Paul McCartney at Camping World Stadium in Orlando, FL on 5/28/22 By Jesse Striewski/Photos By Brooke Striewski

I’ve witnessed greatness on stage many times in the nearly three decades since I first started going to concerts. I’ve seen many early rock and heavy metal bands from “back in the day,” including pioneering acts such as Black Sabbath, Deep Purple, Blue Oyster Cult, Aerosmith, and even The Rolling Stones. But never before have I managed to catch one of The Beatles, the ones who started it all, and undeniably my earliest memory of rock music going back to when my parents had first introduced me to them so many years ago.

But that finally happened this past Saturday, May 28, when legendary former Beatle himself Paul McCartney took the stage at Camping World Stadium in Orlando, FL. I was there to witness this much anticipated event with my wife, son, mother-in-law, and extended family and friends of the Rewind It Magazine family. I don’t think a single one of us could issue a word of complaint if we tried.

Opening with the classic Beatles track “Can’t Buy Me Love,” I was instantly transported back to childhood memories of seeing old black and white footage of the fab four bobbing around on stage together. For the next two and a half hours, I found myself so transfixed on that stage, possibly the most lost in music I’ve ever been in my lifetime prior.

The next few songs, “Junior’s Farm,” “Letting Go,” “Got to Get You Into My Life,” and “Come On To Me” all served as decent enough warm ups that were paving the way to better things, the blues-ly Wings staple “Let Me Roll It” and the Sgt. Peppers-era “Getting Better” being a couple of said things. “Let ‘Em In” followed before McCartney dedicated “My Valentine” to his wife (who was in attendance for the show) and oddly enough featured actors Johnny Depp and Natalie Portman “signing” the lyrics on the video screens.

“Nineteen Hundred Eighty-Five” was up next with some retro lazer light work, while more classics like “Maybe I’m Amazed” and The Beatles’ “I’ve Just Seen a Face” followed. Paul then dug deep with a track from his pre-Beatles Quarrymen days, “In Spite of All the Danger,” as well as “Love Me Do,” each featuring a little history of their original recordings from McCartney.

The semi-newer track “Dance Tonight” was next before McCartney took the stage solo with an acoustic guitar to perform “Blackbird,” another chill-inducing moment. “Here Today” was next up, before McCartney joked about the lack of interest usually reserved for newer music, before appropriately going into a newer track in the form of “New,” featuring the refrain “We can do what we want.”

Another Beatles number, “Lady Madonna,” proceeded before the interesting “Fuh You,” and although the Sgt. Pepper track “Being For the Benefit of Mr. Kite” attempted to bring the psychedelic vibe with it, it was definitely one of the weaker moments of the night. A little backstory on late Beatle George Harrison preceded a ukulele-driven version of “Something” before picking things up again with the goofy but harmless “Obla Di, Obla Da.”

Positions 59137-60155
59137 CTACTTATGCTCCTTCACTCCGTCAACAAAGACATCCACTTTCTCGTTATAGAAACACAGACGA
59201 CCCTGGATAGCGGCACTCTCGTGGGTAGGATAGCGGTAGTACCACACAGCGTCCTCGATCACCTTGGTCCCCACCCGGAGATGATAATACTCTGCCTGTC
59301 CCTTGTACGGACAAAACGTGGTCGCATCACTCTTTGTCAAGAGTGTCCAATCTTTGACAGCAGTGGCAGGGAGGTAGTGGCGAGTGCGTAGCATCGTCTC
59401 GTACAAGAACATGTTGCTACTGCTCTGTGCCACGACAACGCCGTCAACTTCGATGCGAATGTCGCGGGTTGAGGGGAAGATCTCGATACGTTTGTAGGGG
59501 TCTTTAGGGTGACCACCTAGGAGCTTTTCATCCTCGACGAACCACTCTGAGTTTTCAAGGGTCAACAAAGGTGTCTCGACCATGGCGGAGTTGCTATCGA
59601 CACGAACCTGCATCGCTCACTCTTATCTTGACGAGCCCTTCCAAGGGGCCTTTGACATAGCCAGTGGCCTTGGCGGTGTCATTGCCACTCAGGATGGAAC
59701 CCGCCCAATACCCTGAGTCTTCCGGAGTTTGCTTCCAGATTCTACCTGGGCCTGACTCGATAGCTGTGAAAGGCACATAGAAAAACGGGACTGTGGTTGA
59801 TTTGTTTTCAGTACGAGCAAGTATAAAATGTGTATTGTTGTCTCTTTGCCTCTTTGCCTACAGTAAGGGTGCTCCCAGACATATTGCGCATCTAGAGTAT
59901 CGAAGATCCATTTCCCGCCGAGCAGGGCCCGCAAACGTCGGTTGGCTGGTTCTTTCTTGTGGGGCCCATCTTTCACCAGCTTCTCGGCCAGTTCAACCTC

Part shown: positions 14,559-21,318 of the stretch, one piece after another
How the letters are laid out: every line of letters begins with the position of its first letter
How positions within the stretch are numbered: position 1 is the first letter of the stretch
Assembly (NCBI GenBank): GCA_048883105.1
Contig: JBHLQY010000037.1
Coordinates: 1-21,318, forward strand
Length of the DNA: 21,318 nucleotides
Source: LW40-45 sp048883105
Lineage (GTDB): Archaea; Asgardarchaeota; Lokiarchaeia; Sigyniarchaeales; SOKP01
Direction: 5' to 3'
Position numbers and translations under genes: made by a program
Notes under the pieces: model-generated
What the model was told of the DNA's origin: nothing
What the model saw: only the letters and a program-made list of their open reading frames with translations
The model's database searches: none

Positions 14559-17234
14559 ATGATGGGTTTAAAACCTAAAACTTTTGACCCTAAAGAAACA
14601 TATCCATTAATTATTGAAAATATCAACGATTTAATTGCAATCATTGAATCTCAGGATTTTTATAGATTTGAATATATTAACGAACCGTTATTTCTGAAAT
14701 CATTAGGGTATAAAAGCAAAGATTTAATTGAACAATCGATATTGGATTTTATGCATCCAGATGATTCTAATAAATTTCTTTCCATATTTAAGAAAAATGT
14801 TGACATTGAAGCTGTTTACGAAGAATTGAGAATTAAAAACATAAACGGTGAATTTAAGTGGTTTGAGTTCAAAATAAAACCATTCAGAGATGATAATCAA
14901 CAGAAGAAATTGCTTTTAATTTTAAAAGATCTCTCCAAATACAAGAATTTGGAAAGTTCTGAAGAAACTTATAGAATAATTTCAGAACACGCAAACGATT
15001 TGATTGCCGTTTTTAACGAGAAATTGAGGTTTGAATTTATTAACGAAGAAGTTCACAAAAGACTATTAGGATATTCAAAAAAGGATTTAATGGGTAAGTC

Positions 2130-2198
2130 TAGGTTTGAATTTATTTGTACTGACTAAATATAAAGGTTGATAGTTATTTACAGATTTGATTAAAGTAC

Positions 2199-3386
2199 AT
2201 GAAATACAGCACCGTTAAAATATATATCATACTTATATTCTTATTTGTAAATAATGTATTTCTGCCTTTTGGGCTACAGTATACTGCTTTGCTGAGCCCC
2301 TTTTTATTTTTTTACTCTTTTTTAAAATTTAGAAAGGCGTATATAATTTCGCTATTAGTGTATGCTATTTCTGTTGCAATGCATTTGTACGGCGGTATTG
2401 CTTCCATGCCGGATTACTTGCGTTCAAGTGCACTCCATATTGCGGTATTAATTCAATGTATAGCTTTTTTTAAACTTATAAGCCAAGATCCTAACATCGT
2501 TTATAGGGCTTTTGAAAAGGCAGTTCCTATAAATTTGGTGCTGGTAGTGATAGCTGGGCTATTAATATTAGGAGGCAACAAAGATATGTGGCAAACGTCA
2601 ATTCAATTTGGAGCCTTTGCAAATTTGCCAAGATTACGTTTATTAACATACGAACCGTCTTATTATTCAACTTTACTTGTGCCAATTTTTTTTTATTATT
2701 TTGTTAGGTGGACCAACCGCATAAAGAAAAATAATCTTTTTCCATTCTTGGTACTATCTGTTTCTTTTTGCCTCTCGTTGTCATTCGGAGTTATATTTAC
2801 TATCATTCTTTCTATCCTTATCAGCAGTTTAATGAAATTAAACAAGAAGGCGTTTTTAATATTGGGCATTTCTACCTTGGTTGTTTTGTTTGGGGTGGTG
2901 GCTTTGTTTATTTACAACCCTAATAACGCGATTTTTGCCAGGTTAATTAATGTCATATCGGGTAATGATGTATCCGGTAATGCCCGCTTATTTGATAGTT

From then on it was nothing but the best, including some Abbey Road (my favorite Beatles album) era classics like “You Never Give Me Your Money” (which McCartney explained he and his current band had never performed live before) and “She Came In Through the Bathroom Window,” before launching into “Get Back.”

Another Wings track, “Band on the Run,” followed before McCartney took the piano again to serenade the crowd with “Let it Be,” blow everyone away (literally with various pyros and explosions) with the James Bond theme “Live and Let Die,” and invoke the entire stadium to sing along with “Hey Jude,” the unforgettable, massive Beatles anthem from 1968, and close out the first set.

It didn’t take long for McCartney and company to take the stage again for an encore, beginning with “I’ve Got a Feeling,” which he explained Get Back director Peter Jackson had isolated John Lennon’s vocals for specifically for the tour, and fans were therefore given a rare treat. “Birthday” and “Helter Skelter” got the crowd on their feet again, while the epic climax of “Golden Slumbers/Carry That Weight/The End” (hands down one of my favorite Beatles medlies) was finally enough to choke up an old dog like myself, as I became overwhelmed with emotion, knowing just what greatness I had just experienced.

As if this wasn’t all enough in itself, a chance encounter on the way out of the stadium found us actually crossing paths with Alter Bridge and Creed guitarist Mark Tremonti (see photo below), who was more than happy to briefly chat with us about the concert we had all just witnessed (among other things). I couldn’t possible write a better ending to an already epic story if I tried.